Even Jefferson may have noticed the relationship between high temperatures and hurricanes. In his horticulture diary on July 1, 1792, Jefferson wrote, "This was probably the hottest day ever known in Virginia. on the same day was a violent hurricane from about the capes of Virginia Northwardly. it overset vessels & blew down chimneys & the tops of houses in Philada & N. York, & destroyed a great deal of timber in the country." He seemed interested in temperatures and compared the temperatures at his friends' homes in different areas of Virginia.
1792 July 1. Sunday. The thermometer at Dr. Walker's was this day at 96°. which he says is 3° higher than he ever knew it since he lived at the mountains. there was no thermometer at Monticello; but I have observed when I had one here, that it was generally about 2°. below Dr. Walker's. & mr Maury's. so we may suppose it would have been 94°. It was at 97°. at mr Madison's, in Orange on the same day, and at 99°. in Richmond. this was probably the hottest day ever known in Virginia. on the same day was a violent hurricane from about the capes of Virginia Northwardly. it overset vessels & blew down chimneys & the tops of houses in Philada & N. York, & destroyed a great deal of timber in the country. Read from Jefferson's Garden Book
Scientists concur that rising ocean temperatures lead to stronger hurricanes, but there has been some debate in the scientific community whether global warming is responsible. In June, scientists at the National Center for Atmospheric Research in Boulder, Colorado announced their belief that global warming is the main cause for the rise in ocean temperatures.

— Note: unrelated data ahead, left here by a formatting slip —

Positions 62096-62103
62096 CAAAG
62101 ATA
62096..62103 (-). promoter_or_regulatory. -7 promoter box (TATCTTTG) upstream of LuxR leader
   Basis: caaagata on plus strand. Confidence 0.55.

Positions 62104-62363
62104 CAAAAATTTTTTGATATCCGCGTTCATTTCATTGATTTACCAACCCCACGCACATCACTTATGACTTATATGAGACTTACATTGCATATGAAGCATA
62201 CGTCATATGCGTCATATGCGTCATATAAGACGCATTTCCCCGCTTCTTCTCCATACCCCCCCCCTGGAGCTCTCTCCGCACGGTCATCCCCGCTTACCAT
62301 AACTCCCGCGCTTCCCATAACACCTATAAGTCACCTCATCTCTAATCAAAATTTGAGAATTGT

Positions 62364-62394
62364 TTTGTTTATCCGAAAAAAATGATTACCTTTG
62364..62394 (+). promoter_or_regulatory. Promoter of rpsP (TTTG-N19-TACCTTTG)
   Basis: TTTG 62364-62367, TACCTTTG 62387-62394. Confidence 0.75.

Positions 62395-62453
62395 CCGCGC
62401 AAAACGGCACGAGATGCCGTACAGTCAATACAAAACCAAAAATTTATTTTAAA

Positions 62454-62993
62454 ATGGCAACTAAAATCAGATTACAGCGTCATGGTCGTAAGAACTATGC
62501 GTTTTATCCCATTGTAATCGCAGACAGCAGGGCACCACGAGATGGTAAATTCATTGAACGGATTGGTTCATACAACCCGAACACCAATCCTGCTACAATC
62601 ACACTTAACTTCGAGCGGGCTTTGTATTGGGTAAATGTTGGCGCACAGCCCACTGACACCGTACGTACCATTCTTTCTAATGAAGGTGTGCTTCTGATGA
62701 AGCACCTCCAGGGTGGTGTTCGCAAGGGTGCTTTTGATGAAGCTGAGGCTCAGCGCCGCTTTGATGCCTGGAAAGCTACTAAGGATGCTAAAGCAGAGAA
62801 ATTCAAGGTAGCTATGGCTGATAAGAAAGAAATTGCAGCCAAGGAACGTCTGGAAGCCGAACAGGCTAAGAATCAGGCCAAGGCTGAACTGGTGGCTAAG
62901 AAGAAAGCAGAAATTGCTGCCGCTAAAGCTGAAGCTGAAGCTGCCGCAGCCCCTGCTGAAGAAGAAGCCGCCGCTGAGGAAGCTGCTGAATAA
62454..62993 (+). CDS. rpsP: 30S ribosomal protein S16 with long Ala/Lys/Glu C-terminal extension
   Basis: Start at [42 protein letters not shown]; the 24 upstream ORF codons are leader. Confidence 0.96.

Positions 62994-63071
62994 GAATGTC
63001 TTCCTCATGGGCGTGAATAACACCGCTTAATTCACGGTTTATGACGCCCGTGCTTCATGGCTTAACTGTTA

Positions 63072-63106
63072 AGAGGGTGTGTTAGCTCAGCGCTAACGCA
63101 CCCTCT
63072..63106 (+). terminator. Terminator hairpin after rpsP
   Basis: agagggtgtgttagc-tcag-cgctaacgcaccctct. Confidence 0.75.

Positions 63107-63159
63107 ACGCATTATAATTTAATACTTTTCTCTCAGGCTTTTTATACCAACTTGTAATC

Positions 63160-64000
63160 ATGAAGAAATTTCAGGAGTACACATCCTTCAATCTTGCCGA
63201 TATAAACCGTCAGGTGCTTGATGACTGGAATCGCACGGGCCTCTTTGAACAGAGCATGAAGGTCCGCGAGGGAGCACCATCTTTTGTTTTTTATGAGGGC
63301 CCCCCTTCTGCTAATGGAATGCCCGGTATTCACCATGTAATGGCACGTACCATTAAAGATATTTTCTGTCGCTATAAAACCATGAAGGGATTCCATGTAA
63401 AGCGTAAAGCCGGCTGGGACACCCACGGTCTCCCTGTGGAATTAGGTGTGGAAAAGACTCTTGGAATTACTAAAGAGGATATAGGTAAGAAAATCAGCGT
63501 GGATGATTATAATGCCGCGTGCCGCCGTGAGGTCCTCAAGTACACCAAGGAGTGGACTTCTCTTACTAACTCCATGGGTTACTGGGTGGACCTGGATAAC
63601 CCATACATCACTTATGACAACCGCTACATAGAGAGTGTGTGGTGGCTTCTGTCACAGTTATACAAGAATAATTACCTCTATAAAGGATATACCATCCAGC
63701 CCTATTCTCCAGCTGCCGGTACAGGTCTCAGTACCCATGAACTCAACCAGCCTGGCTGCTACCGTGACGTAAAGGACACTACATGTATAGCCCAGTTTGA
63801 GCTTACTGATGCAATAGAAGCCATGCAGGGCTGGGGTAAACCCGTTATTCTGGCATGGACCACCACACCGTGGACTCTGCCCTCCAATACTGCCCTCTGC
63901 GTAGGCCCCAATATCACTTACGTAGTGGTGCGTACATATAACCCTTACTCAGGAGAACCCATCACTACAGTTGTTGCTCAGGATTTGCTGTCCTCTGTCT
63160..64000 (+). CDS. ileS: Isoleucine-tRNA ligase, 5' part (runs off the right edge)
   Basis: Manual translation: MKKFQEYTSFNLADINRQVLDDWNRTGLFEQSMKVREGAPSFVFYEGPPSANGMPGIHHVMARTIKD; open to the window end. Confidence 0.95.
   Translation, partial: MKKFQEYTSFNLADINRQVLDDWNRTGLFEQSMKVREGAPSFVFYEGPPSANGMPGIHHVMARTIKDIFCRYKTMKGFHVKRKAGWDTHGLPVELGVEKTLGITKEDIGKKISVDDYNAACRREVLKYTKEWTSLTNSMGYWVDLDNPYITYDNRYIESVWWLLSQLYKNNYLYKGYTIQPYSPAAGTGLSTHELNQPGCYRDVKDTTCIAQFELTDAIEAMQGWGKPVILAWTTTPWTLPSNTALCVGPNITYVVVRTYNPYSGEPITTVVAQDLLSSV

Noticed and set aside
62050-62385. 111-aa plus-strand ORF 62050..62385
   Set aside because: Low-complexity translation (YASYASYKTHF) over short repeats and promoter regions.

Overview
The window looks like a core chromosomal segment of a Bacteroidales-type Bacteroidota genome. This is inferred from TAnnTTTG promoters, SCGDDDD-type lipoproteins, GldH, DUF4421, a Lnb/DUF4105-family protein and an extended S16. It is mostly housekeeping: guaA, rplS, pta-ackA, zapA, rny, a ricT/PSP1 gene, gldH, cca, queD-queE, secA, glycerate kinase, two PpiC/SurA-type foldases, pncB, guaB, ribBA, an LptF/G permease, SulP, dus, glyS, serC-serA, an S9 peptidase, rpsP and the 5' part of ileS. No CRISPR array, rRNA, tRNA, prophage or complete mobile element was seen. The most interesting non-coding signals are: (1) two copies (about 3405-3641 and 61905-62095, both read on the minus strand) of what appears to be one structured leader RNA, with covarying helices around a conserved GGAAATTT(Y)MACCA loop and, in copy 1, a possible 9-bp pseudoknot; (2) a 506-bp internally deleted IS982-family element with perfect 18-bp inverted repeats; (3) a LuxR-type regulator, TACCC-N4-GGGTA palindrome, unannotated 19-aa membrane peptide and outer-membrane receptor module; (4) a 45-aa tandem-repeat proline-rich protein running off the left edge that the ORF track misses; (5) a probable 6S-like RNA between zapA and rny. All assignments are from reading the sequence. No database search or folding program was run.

Scientists: Warming fuels big hurricanes
Cox News Service
June 23. 2006 6:01AM
WASHINGTON - Global warming, not natural ocean temperature fluctuations, was the main cause of the ocean heat that energized last year's killer hurricanes, scientists at a federally funded climate laboratory said Thursday.
As a result, continued increases in the Earth's temperature likely will lead to more "enhanced hurricane activity" in the years ahead, said climate analysts Kevin Trenberth and Dennis Shea of the National Center for Atmospheric Research in Boulder, Colo.
Hurricanes draw their energy from the ocean, and scientists on both sides of the debate agree that rising Atlantic Ocean temperatures have driven the past decade's increasingly violent hurricanes. Read more...
Thomas Jefferson observed and chronicled nature fervently. A Renaissance man of his day, he advocated for the advancement of science. On August 23, 1785, Jefferson wrote to John Jay, "Cultivators of the earth are the most valuable citizens. They are the most vigorous, the most independant, the most virtuous, and they are tied to their country and wedded to it's liberty and interests by the most lasting bands."
Somehow I do not think Thomas Jefferson would approve of George W. Bush's environmental policies.